- This topic has 39 replies, 5 voices, and was last updated 2 years, 11 months ago by David.
February 19, 2018 at 10:04 am #500397TomLead DeveloperLead DeveloperFebruary 19, 2018 at 10:28 am #500426Janine
So if I resize all my images to 2x width of my content area, will the visitor’s browser will automatically know which size to load for the size of the device or display they are using?
Or do you think it makes sense to resize all my images to, say 1700px, to cover my bases?
Thank you!February 19, 2018 at 9:33 pm #500793TomLead DeveloperLead Developer
Yes, I believe WordPress will still display the smaller images on smaller screens. I can confirm that for you once you add the images if you link me to an example page 🙂February 21, 2018 at 7:19 pm #502450Janine
Thanks for the offer and I will take you up on that. BUT…
I simply cannot decide what dimensions to resize my images.
Currently, my site is set to the following:
**featured image: 750px
**content area: 670px
**featured image: 800px
**content area: 720px
I would like to accommodate visitors with retina displays.
I understand the rather simplified concept that retina displays are 2x more pixel dense.
But just serving up an image that is double in size of the area in which it fills sounds like it would interfere big time with site speed.
And from what I can tell the #1 thing you can do with images is resize them to the appropriate dimensions of the space that they will fill.
My ultimate goal is this: I definitely don’t want to eat up the data bandwidth of my visitors on mobile devices or offer a slow as molasses experience because they are downloading a larger file than they need for the device they are on. I know how much I hate that myself.
Plus, I want to avoid having to upload thousands of larger files in the future, because everybody now has retina displays.
I have Googled and Googled and Googled and YouTubed and YouTubed and while this technology is not exactly brand new, I am unable to find any advice that a non-developer, such as myself, can make sense of and actually use.
Tom, what’s the dope? How would you proceed?
Link to my demo site: http://e0b0c60d.ngrok.io/
Thank you!February 21, 2018 at 8:54 pm #502489TomLead DeveloperLead Developer
Personally I just go with having the image slightly larger than the content area.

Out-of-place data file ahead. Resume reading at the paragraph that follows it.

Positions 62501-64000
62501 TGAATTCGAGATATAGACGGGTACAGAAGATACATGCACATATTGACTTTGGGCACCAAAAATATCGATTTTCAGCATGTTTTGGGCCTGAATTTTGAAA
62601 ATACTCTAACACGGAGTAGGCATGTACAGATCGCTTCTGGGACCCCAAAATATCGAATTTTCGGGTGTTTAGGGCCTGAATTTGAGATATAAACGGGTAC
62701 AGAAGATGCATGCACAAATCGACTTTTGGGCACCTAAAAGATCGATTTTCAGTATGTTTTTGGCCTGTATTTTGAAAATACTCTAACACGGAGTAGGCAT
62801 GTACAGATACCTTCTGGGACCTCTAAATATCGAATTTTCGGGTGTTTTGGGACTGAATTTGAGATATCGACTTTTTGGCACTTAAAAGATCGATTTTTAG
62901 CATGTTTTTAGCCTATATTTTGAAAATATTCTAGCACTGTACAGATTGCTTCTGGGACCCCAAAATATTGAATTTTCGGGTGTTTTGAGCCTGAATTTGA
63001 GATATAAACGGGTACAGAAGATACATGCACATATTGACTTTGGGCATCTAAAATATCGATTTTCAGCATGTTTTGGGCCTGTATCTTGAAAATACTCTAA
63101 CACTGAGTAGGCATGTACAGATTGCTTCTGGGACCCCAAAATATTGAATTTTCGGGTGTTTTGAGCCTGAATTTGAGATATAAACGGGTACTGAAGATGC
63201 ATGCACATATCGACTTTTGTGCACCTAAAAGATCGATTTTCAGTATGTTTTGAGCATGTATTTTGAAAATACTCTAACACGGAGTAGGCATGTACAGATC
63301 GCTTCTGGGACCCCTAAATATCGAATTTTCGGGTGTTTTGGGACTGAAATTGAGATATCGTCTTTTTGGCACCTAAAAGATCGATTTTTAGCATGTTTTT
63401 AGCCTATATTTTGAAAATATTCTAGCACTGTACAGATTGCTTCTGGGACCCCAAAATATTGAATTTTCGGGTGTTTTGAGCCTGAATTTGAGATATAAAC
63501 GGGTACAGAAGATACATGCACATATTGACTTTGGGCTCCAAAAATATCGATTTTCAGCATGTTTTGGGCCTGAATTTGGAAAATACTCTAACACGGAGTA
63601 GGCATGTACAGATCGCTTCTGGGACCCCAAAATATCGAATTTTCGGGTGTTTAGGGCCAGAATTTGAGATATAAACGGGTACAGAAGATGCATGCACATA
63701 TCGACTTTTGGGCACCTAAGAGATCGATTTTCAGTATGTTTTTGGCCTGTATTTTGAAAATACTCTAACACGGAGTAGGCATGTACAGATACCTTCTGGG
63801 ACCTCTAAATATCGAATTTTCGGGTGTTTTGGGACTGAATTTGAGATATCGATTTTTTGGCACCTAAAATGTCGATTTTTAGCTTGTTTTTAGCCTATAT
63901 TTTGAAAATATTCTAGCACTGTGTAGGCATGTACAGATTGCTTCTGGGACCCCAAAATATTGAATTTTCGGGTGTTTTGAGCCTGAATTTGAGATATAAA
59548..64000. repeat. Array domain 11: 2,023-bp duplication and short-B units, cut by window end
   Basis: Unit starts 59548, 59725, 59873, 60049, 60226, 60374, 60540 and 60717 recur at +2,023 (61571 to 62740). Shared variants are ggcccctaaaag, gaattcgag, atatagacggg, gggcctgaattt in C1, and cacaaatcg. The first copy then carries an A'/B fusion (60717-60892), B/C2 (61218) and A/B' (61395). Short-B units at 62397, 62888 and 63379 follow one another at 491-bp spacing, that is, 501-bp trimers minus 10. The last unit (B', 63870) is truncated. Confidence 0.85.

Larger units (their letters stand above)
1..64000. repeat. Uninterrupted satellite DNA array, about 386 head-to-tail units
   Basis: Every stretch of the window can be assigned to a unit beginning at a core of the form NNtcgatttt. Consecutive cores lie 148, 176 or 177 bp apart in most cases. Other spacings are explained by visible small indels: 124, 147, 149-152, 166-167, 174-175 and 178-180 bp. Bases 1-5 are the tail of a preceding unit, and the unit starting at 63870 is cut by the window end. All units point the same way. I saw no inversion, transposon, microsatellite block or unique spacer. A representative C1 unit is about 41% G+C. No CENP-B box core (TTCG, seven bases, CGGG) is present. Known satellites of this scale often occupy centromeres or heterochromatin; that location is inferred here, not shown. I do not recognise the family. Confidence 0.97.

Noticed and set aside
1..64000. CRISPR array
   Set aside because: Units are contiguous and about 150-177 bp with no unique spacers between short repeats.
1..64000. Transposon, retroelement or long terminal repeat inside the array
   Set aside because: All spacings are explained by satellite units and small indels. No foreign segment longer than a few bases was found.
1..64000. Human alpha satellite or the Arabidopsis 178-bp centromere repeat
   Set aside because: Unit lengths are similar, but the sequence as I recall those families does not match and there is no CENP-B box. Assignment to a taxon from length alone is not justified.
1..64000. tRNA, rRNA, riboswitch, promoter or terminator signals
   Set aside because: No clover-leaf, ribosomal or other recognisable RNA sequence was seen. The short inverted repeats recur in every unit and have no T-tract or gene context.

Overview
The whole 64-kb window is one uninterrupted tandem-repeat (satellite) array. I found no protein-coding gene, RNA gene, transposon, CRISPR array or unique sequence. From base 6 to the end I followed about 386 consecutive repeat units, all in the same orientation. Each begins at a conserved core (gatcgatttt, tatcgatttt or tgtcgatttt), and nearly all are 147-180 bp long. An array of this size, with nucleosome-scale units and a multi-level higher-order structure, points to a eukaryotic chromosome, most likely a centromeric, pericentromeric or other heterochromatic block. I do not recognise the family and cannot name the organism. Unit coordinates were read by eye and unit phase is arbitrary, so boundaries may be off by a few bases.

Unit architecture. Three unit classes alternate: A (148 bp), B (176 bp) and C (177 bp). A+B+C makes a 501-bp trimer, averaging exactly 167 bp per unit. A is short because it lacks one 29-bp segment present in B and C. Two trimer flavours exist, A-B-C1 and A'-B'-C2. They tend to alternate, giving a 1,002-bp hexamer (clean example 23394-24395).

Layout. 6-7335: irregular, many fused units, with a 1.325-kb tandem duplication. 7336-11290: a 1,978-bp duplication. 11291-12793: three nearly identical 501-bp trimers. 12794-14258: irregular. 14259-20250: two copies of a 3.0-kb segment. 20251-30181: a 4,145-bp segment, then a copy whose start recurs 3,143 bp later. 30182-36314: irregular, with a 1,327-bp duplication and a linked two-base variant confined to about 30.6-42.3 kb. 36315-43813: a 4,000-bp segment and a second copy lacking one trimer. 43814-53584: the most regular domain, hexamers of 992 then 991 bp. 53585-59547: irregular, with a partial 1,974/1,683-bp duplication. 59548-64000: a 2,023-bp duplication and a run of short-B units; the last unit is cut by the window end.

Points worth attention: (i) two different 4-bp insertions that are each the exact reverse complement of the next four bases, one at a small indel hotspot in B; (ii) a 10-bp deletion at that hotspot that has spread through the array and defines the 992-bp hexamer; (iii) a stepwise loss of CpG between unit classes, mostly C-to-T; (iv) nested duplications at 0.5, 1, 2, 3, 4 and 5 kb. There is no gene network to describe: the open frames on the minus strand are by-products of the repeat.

Retina is important for things like small logos etc.. but I would argue that the difference when it comes to large images isn’t huge. Site speed over slightly better looking images 🙂February 22, 2018 at 4:17 am #502692Janine
Thank you, Tom.
Issue settled! I’ll send you a link once I upload my images.
Thanks, again!February 22, 2018 at 4:25 am #502695Janine
Tom, I also visited my local Best Buy and looked at a website that did not have images optimized for retina on retina devices of various sizes.
And also did not see a worthwhile difference. But I just had to be sure.February 22, 2018 at 11:36 am #503098TomLead DeveloperLead DeveloperMarch 6, 2018 at 4:36 pm #513387Janine
My site is live, so if you wouldn’t mind checking what sizes my images display on mobile or smaller screens.
Thank you!March 6, 2018 at 9:05 pm #513529TomLead DeveloperLead Developer
Ahh, responsive images are turned off right now when infinite scroll is turned on. That’s a current workaround for a bug we were experiencing.
It’s fixed in GPP 1.6, which is currently available for beta testing: https://docs.generatepress.com/article/beta-testing/March 7, 2018 at 3:27 am #513730Janine
So let see if I understand when I enable Infinite Scrolling in Layout > Blog, it turns off responsive images?
So if I turn off Infinite Scrolling, it should make my images responsive on smaller devices?
Thank you!March 7, 2018 at 3:37 am #513737Janine
If I choose to update with beta testing, what do you want me to keep an eye out for? Thank you!March 7, 2018 at 10:28 am #514100TomLead DeveloperLead Developer
That’s correct – srcset (responsive images) were causing a bug with infinite scroll, so we turned them off while infinite scroll was activated until we figured it out. It’s figured out in 1.6.
There’s nothing specific to look out for in 1.6, just let me know if you notice any weirdness 🙂March 7, 2018 at 4:43 pm #514287Janine
I added the code to my gp-child theme’s function.php. Can you now check and see if images are responsive on my site:
Also, when 1.6 final is released, I assume I will need to remove this code, right?
Thank, Tom.March 7, 2018 at 8:12 pm #514344
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